For Jack Wright was not an ordinary individual. He was an artist,---a genius, who lived above and beyond the commonplace. By temperament he was well fitted for service in the air. His nature was naturally ecstatic, soaring, reaching out, and above. The wonder and glory of flying was always fresh to him. "It became akin to some divine privilege."

This poet felt a call and sacred duty to write of flying.

"So far there has been a soldier poet, a poet of the woods, a poet of all," he wrote, "but as yet there has been no poet of the air,---the wonderlands unknown, unfelt, unseen, but ever worshiped as God's own ground, or as the symbols of the highest soarings of men."

It is difficult to reconcile a genius and artistry such as his with war. Yet it was just such exalted vision and living idealism, contagious to a high degree, which redeemed the war, with all its cruelty. With his death, Jack Wright ceases to become an individual. He becomes a symbol,---a symbol of all the youth, and hope, enthusiasm, and idealism, which poured itself out in the blood and deeds of every man who sacrificed his all in the past war. He becomes man's ideal of his truest self, realized.

The following was written in explanation to his mother, while he was still in the Camion Service, waiting to be transferred to the Aviation, for which he had just passed his examinations.

"There are many reasons for my new action . . . . . The choice between America and Peace, or France and War ; the desire to be 'one of them' over here, and to feel worthy of France's beauty and her people's sympathy; the desire to be able to say with pride that I had done something real in the greatest of all struggles; the horror of shirking when boys like me are dying; the thousand and one other minor reasons, that turn by turn assail me more strongly ever day."

In another letter we sense that which actuated all his life: "If I could give my life to make a bit of idealism perfect itself, and live immortal on a mortal world, it would be the highest hope I could attain and the greatest happiness I could enjoy. If I were to live lukewarmly and die weakly, it would be the greatest tragedy I or any human could suffer."

Jack Wright was an American boy of nineteen. He was born in New York City. When a small child he was taken to France, where he remained until the outbreak of the war. He was educated in French schools. His playmates were the children of the artists and poets of France. When he left America with the ambulance unit he had spent three years in Andover, and was about to enter Harvard.

He spent six months at the front as driver of a camion, and three months learning to fly in the First American Aviation School in France. He had just received his commission as First Lieutenant, and would undoubtedly have been sent to the front in a few weeks time,--- the goal of his ambition, when his plane met with an accident while in the air, which ended his short hour.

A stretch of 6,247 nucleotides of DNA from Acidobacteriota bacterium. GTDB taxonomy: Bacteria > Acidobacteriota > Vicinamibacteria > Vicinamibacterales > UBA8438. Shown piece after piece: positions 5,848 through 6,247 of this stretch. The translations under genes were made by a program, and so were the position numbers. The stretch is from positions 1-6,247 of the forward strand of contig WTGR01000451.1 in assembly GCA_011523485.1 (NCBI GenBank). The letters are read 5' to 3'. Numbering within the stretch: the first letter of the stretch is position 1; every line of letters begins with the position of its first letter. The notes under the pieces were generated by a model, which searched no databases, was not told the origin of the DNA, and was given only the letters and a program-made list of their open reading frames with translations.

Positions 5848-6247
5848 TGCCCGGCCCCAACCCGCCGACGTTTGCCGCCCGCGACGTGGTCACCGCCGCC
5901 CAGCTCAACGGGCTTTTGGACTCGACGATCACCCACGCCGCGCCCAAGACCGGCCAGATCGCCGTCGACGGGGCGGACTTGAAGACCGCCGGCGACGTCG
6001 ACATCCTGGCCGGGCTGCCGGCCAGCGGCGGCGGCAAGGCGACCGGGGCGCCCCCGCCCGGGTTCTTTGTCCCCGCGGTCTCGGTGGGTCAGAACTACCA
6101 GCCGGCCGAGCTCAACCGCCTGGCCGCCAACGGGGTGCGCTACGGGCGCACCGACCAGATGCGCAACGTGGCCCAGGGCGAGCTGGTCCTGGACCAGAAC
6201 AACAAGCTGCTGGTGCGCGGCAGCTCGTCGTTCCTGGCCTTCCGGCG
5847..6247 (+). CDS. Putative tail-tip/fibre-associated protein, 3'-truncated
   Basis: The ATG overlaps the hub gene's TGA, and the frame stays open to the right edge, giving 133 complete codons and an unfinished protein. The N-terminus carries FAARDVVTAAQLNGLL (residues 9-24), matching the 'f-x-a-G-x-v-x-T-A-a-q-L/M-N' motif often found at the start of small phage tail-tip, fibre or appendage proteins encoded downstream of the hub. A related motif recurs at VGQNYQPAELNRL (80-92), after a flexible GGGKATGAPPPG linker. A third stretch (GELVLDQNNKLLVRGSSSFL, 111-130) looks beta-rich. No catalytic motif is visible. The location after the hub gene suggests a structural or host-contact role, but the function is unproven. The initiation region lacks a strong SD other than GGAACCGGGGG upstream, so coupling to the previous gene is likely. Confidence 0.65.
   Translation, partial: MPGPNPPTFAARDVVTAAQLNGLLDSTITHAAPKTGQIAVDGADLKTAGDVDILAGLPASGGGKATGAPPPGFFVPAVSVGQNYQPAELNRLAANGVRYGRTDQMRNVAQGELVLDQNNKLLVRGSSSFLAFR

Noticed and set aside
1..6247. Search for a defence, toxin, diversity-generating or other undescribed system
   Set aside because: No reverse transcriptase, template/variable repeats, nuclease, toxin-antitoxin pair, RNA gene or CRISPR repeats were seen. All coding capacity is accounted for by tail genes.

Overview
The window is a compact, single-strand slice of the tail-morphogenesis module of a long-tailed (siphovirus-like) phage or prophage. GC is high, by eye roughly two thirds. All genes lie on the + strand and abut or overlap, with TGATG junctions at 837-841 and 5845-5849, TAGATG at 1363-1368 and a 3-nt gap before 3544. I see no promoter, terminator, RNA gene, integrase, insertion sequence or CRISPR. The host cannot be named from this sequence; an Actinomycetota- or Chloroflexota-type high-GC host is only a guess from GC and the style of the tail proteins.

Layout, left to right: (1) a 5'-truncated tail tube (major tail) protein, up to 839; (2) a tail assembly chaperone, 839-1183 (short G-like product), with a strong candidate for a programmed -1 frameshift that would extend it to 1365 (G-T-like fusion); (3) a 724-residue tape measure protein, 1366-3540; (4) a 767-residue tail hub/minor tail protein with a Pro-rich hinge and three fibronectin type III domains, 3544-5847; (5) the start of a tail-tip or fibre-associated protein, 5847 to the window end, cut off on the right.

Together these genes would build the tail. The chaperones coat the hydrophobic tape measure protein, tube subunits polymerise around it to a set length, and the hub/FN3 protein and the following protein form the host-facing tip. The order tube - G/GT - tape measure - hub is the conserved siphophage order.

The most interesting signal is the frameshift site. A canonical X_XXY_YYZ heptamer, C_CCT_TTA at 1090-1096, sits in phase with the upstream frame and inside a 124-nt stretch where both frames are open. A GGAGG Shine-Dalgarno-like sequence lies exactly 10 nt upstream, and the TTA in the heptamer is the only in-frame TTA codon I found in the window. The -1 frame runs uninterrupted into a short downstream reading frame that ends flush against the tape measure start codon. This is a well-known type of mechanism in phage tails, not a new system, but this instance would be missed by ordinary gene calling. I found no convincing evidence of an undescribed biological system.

Born June 28, 1895, in Pittsburgh, Pennsylvania. Son of George Andrew and Eugenia Hill Benney. Educated Shady Side Academy, Pittsburgh. Volunteer civilian cruise, U. S. Navy, 1916. Joined American Field Service, January 8, 1917; attached Section Twelve until July 11, 1917. Enlisted French Aviation. Trained, Avord, Pau, and le Plessis-Belleville. Caporal pilote, Spad Escadrille 67. Died at hospital of Glorieux, January 26, 1918, of wounds received in combat over Montfaucon the previous day. Croix de Guerre with Palm. Buried, Glorieux, Meuse.


PHILIP PHILLIPS BENNEY combined with his enthusiasm a special aptitude for flying which led his commander to write that he had "rarely seen in a pilote the qualities of courage, enterprise, and daring that he possessed." But it was his likable personality that most impressed "Phil's" comrades --that and his courage. "A braver, finer, and more lovable boy never lived. He seemed to make friends no matter where he was," wrote R. B. Hoeber, of Escadrille 103, and gives a suggestion of "Phil's" character and ability when he says: "Phil was the best friend I had over here,---we had been through all the schools together, where he was extremely popular and did ripping good work. Then finally when he got out here he was so happy, and, while he had a good deal of hard luck with his machines, he was flying beautifully." Captain d'Indy helps on the description saying that "Phil" "from his arrival won every heart by his intelligence and sincere good-fellowship," and his uncle tells how the same French officer "spoke several times of Philip's wonderful courage and what a great loss it was . . . . . because of the fact that he was loved by them all," and himself adds, "No one could help loving him, he was so frank, charming, and brave."

Having spent six years at Shady Side Academy, Philip entered the automobile business as a salesman, gaining experience there which led, when he was recommended for a reserve commission, after his summer of 1916 on a battleship with the volunteer civilian cruise, to the remark that he was especially proficient in engineering. The spirit which later caused "Phil" to enter hazardous chasse work made it impossible for him to sit at home while France battled for her existence and in January, 1917, he gave up his business and sailed for France. He went to the front with Section Twelve of the Field Service, but despite his excellent record and friendships made, he was not satisfied, and when America entered the war he waited only until his term of enlistment was ended before joining the Foreign Legion as a private and then transferring to aviation.